I’m ready to sell my business, what records will I need to provide to my business broker and to potential buyers?
Think of the records needed for a business transaction this way. You would like a potential buyer to pay top dollar for your business, and the quality and completeness of your records will be what makes this happen. You will have to be able to prove to the buyer that the numbers you are claiming are the real numbers.
You don’t have to be ready to sell tomorrow to begin getting your financial record ducks in a row. The sooner you start getting your numbers together, the better. Do your best to keep meticulous records. The better your records, the better a buyer will feel about paying the price you are asking for. Keep accurate financial records and statements, receipts from a cash register, and any records that can help you to prove your income and expenses. Current and past tax returns will also be needed, so be sure you are caught up with your taxes.
When you begin working with your business broker, they will want to see your numbers in order to assist you in creating an accurate evaluation of the business, and therefore a realistic asking price. Your listing price will be based on a number of factors, but a big part will be provable cash flow – because that is what buyers are after.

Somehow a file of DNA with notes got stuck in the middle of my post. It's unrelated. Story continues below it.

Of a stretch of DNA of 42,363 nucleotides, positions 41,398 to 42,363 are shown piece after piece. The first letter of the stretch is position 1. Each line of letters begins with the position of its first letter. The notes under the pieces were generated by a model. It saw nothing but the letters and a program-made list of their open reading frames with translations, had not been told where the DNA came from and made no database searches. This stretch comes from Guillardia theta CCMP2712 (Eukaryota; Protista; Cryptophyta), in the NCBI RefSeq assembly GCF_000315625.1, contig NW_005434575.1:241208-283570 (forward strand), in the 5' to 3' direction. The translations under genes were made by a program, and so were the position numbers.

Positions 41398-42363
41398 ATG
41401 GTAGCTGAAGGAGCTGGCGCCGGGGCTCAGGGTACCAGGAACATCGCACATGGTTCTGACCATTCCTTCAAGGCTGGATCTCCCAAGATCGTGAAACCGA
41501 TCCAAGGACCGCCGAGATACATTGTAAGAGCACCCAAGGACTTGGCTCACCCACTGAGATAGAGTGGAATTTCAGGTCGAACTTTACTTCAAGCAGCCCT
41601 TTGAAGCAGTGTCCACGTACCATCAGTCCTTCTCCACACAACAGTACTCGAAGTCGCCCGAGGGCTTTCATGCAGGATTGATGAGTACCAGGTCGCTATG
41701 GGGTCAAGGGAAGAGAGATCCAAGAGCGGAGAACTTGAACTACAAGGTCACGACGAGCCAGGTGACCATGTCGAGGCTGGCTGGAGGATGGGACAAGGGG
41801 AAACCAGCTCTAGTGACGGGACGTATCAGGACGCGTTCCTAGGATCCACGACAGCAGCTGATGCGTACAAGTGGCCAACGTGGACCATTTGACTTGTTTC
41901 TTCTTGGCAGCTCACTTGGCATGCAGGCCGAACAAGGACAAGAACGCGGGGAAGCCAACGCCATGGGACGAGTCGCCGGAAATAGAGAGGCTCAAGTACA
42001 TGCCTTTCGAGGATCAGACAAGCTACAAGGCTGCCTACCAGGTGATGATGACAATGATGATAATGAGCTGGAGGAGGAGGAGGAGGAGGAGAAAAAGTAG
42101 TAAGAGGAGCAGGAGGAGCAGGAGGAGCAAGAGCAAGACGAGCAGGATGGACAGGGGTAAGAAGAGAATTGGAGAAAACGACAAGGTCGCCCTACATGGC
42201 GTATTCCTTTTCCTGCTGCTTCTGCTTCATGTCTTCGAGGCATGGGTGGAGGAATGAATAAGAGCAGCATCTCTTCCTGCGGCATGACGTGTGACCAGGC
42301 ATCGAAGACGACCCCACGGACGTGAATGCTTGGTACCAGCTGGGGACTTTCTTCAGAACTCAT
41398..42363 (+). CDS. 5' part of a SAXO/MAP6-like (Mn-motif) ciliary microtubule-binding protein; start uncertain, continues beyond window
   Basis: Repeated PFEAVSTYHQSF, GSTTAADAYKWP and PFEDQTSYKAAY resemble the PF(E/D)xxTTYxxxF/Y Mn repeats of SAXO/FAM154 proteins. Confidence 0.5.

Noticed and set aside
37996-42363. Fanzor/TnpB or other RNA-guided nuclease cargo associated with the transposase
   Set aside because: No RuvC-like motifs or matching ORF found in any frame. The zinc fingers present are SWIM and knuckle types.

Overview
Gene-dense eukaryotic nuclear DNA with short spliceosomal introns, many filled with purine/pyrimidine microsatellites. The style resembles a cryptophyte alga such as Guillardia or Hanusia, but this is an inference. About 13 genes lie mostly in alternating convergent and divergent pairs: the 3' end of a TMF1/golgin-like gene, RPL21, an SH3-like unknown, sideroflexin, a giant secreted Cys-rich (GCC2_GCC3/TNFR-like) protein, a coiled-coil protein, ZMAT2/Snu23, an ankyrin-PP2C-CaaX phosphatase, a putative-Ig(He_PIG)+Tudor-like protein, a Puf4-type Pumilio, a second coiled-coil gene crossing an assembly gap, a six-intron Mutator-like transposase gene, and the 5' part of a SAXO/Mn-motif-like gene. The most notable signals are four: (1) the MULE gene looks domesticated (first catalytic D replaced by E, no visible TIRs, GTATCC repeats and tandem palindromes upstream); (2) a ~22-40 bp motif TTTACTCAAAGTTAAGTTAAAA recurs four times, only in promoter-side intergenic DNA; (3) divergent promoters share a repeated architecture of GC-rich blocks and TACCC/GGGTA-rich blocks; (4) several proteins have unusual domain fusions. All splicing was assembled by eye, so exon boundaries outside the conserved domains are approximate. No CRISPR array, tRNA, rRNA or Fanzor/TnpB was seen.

Is it impossible to sell my business if my records are a mess?
No, it will just take a little more work to get the records in order. You will not be the first (or the last) client with less than adequate business records that your business broker has come across. Give what you have to your broker, and by working together you can get the records in shape. You may also need the services of a business transaction accountant, so ask your broker if they think you will need additional help.
What if I have taken cash out of my business without recording it? How do I prove that income?
It can be difficult to prove unreported income, so the best advice is to start reporting all income right now. Including all of your income is crucial if you want to get the best price for your business, although some businesses do sell even without all income reported.
The message here is an ounce of preparation will make getting your business on the market much easier – but all is not lost if your record keeping has been sub-par.
Are you thinking about selling your business but are worried about the state of your records (or lack of records at all)? Do you have more questions about what business buyers will want to see? Leave any questions or comments and we would be happy to help.
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